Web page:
Artichoke: Getting to the heart of a sluggish liver
by Laurel Dewey
Unlike some, I don’t mind spending the time needed to tear apart an artichoke because I know that at the end of the journey, that wonderful heart will be waiting. Yes, it’s small. Yes, you have to make sure you don’t ingest the thin canopy of spiny leaves that protects it. But I assure you, it’s well worth the wait.
It is also well worth the incredible health benefits. If you are suffering from high cholesterol, a sluggish or damaged liver, backed-up kidneys or are prone to developing gallstones, the mighty artichoke could prove to be your saving grace.
The parts of the artichoke considered medicinal include the leaves, root and heart, in that order. In the 1940s, scientists discovered “cynarin” (the active principle in the artichoke) which is mostly concentrated in the fresh leaves.
One of the most important digestive-related functions of the liver is its creation of bile. The average, healthy adult liver produces about two pints of bile each day, which is concentrated about 10 times and then stored in the gallbladder. Bile breaks down fats that are then ejected into the duodenum (the first part of the small intestine). From there, digested food goes through the small intestine and into the colon and finally out of the body.
There you have it: the perfect example of food and fat metabolism. But there are a lot of people who have a “sluggish liver” from eating processed foods, excessive fat, dairy and long-term use of drugs and alcohol. A languid liver starts a chain reaction of physical problems that include high cholesterol, constipation, arteriosclerosis and the formation of gallstones. And believe it or not, that foggy lack of clarity you may feel in your head could have a connection in the liver. It has been shown that when you get the blood, metabolism and bile flowing freely through the liver, all of these maladies can be corrected.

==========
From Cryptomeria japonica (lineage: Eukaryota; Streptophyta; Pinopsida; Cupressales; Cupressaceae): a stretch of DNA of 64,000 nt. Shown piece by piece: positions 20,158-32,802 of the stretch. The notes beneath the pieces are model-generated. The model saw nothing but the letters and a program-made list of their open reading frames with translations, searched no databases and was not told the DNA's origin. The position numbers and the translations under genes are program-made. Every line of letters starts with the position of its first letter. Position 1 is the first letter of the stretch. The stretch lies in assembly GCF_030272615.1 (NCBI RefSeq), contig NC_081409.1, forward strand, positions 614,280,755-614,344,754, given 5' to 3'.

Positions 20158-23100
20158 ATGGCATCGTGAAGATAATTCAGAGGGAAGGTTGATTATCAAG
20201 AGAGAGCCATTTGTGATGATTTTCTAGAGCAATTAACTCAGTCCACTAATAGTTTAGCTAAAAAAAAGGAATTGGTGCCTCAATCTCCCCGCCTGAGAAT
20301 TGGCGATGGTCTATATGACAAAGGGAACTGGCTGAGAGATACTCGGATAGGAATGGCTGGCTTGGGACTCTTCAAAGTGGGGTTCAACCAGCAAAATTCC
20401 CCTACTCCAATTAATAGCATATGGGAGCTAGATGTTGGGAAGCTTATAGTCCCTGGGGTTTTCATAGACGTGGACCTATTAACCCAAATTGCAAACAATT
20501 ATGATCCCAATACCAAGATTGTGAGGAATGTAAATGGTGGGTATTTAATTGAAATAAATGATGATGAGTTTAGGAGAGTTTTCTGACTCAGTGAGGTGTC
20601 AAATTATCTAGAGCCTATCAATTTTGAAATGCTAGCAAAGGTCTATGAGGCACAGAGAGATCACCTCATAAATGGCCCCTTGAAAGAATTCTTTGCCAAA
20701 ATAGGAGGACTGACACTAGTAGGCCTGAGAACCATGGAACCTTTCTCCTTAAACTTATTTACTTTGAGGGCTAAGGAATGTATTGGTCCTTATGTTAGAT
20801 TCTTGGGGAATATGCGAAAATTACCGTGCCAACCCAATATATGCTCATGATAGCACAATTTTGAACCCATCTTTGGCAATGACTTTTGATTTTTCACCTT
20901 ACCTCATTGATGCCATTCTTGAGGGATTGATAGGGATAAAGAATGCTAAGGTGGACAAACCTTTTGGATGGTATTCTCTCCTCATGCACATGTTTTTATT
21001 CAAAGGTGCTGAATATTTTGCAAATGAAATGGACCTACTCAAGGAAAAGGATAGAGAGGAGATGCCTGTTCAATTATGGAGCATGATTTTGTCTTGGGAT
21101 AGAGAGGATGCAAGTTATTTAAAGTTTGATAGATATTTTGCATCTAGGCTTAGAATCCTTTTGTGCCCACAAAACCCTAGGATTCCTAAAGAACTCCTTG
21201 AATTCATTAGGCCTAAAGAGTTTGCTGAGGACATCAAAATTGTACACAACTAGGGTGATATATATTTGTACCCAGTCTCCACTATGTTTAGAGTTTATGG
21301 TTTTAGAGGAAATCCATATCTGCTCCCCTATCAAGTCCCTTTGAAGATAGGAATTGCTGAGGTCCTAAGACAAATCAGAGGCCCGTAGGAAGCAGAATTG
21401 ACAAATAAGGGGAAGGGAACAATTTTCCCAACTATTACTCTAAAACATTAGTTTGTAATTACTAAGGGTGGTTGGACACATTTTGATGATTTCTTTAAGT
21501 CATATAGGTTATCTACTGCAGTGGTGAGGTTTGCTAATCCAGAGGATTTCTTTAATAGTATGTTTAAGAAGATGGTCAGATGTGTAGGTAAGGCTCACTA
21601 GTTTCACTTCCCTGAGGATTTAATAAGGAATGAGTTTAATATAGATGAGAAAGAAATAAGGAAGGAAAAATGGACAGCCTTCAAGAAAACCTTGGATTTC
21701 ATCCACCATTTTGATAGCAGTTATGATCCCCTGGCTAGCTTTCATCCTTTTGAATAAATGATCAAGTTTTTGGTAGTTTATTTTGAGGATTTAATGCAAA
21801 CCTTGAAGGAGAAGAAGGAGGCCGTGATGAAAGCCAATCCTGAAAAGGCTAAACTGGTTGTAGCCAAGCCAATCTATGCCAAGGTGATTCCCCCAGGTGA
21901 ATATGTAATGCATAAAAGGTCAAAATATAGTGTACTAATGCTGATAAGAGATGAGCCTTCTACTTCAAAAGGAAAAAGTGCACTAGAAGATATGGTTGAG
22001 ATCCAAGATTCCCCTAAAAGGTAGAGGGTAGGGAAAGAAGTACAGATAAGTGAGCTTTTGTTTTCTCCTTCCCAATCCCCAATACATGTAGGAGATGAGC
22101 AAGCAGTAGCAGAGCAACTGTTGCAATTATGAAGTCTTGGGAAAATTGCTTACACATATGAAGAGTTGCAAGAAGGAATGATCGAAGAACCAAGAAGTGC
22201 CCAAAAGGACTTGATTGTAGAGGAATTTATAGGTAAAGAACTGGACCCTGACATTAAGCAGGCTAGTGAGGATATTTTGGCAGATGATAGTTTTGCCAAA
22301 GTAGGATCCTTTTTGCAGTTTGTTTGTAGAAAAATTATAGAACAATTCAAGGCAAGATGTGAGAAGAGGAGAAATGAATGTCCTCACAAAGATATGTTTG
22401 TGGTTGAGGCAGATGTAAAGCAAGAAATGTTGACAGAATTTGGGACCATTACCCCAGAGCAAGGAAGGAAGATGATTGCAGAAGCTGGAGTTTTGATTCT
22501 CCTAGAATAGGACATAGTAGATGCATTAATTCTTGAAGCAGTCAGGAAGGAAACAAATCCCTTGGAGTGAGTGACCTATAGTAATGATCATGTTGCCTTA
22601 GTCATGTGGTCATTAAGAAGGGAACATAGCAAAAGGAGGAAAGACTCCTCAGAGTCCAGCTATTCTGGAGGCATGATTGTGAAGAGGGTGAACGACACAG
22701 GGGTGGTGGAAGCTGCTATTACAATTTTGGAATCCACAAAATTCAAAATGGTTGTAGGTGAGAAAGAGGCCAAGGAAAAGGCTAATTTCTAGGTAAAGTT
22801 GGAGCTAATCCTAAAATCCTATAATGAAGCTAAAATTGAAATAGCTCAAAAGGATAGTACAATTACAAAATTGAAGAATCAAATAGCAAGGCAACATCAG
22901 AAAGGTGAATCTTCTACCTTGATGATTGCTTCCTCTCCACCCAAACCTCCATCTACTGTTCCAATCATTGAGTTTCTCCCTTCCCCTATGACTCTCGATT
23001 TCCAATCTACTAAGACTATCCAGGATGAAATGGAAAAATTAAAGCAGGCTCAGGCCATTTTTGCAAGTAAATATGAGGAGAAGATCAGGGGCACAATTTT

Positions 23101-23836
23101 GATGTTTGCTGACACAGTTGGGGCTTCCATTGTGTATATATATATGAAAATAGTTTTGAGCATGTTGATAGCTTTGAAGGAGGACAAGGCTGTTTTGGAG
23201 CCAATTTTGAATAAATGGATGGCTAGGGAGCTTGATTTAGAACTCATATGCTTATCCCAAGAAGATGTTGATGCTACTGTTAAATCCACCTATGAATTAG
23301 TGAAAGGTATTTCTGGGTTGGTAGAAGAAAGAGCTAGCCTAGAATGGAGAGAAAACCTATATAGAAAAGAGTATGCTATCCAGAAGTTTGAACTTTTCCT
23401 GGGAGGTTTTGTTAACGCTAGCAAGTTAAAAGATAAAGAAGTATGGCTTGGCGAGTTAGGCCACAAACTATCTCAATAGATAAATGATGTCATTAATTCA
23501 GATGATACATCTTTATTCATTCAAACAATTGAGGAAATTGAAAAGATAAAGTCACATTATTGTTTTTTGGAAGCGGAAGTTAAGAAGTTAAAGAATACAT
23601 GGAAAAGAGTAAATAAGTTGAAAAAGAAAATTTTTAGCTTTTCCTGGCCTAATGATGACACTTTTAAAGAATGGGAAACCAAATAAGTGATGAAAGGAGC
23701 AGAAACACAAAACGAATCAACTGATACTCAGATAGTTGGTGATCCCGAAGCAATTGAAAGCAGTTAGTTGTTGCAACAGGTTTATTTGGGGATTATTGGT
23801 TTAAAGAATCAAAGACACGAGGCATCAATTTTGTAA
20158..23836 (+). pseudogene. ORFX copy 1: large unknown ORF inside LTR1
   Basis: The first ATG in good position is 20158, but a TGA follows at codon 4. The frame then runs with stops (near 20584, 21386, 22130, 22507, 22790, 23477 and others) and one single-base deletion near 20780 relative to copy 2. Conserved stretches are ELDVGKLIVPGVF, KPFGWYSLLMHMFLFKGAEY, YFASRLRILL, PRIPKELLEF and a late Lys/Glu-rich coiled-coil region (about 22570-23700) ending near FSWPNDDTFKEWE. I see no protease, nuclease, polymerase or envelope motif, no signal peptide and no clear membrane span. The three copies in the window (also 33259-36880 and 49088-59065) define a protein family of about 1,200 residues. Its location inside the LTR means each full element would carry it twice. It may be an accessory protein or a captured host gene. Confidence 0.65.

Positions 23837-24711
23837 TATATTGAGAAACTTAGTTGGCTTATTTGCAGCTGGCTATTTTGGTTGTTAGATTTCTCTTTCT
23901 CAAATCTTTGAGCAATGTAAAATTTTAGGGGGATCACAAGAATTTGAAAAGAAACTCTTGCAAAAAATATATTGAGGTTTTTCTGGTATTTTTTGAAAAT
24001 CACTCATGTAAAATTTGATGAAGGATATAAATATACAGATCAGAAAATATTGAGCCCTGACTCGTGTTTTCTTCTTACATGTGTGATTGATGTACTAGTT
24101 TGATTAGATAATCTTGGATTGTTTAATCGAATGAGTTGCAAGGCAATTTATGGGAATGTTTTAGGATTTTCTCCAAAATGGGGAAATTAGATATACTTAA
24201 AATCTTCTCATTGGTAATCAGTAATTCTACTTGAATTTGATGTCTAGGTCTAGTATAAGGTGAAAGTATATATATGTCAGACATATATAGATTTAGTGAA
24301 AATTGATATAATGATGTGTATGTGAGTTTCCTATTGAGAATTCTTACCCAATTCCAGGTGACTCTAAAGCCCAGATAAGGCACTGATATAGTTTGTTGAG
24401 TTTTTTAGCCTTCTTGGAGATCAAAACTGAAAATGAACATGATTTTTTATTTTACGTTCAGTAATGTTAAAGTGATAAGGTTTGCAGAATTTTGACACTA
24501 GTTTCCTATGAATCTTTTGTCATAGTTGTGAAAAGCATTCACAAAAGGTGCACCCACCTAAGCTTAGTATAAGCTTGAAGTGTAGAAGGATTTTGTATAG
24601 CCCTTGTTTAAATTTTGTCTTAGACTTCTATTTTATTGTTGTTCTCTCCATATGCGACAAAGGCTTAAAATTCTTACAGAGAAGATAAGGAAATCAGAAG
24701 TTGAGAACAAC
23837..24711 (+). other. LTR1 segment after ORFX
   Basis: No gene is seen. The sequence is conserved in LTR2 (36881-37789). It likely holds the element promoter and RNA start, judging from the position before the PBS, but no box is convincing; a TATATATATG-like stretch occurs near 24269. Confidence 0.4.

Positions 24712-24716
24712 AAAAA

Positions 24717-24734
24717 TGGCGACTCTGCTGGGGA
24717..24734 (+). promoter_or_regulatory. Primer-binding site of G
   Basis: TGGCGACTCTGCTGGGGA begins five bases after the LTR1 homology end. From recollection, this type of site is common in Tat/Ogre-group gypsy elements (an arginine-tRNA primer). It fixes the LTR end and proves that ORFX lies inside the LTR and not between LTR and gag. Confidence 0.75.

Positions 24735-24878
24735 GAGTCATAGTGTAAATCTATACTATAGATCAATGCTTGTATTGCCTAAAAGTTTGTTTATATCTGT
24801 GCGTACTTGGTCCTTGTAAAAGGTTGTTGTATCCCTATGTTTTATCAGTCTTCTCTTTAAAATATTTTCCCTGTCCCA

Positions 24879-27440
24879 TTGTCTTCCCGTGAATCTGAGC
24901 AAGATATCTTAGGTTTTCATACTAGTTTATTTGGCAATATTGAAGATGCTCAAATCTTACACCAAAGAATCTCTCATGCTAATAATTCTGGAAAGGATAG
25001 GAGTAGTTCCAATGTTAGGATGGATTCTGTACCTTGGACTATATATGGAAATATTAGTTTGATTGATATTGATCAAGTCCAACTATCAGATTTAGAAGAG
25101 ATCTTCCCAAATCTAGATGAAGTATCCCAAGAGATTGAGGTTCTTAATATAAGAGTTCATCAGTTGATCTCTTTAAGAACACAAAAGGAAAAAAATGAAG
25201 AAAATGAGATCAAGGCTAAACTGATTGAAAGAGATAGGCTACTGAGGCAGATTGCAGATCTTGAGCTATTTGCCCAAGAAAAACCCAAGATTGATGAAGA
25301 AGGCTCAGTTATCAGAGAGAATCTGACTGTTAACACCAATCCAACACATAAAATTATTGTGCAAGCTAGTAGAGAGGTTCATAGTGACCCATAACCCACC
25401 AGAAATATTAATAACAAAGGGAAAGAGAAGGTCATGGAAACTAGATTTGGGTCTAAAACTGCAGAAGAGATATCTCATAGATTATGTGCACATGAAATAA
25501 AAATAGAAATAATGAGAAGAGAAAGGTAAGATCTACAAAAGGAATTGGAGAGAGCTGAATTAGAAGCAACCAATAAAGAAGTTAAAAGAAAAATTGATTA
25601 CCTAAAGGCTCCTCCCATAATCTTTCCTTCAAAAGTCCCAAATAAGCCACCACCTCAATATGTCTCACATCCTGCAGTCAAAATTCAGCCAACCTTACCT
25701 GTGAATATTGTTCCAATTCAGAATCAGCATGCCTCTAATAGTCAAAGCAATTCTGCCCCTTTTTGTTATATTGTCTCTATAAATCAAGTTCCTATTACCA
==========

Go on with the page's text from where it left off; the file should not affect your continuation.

This is where the common artichoke can come into play. Studies have proven that after eating just one medium-sized artichoke, blood cholesterol drops. In addition, bile flow increases up to 60 percent, which really gets things moving in the digestion department. Eating an artichoke and/or drinking the residual water in which it was steamed acts as a superior diuretic, relieving excess water weight within hours. While artichokes are not as protective of the liver as the herb milk thistle, it still has some properties which have been found to revitalize a liver that has been damaged by alcohol abuse.
To prepare an artichoke, simply steam it for 45 to 60 minutes, or until the leaves are easily removed. If you own a pressure cooker, all the better, as this will retain the vitamin content and decrease the cooking time to 12 to 15 minutes.
To benefit from artichoke’s healing action year-round, try the liquid extract/tincture. The dose is 25-30 drops diluted in a half-ounce of warm water, 15 minutes before a meal.
If you suffer from bile duct obstruction, large amounts of artichokes can exacerbate the condition due to the fact that it rapidly increases the flow of bile. If you have gallstones, artichokes could cause colic. However, once the gallstones are expelled or removed, artichokes are a good addition to your diet to possibly prevent the future formation of stones.
This is the time of year to take full advantage of this seasonal vegetable and get to the heart of your digestive disturbance.
E-mail your questions to The Humorous Herbalist at firstname.lastname@example.org.
The information in this column is not meant to take the place of your physician, nor is it intended to treat, diagnose or prescribe. Pregnant or nursing women should consult their doctor before using herbal therapy.
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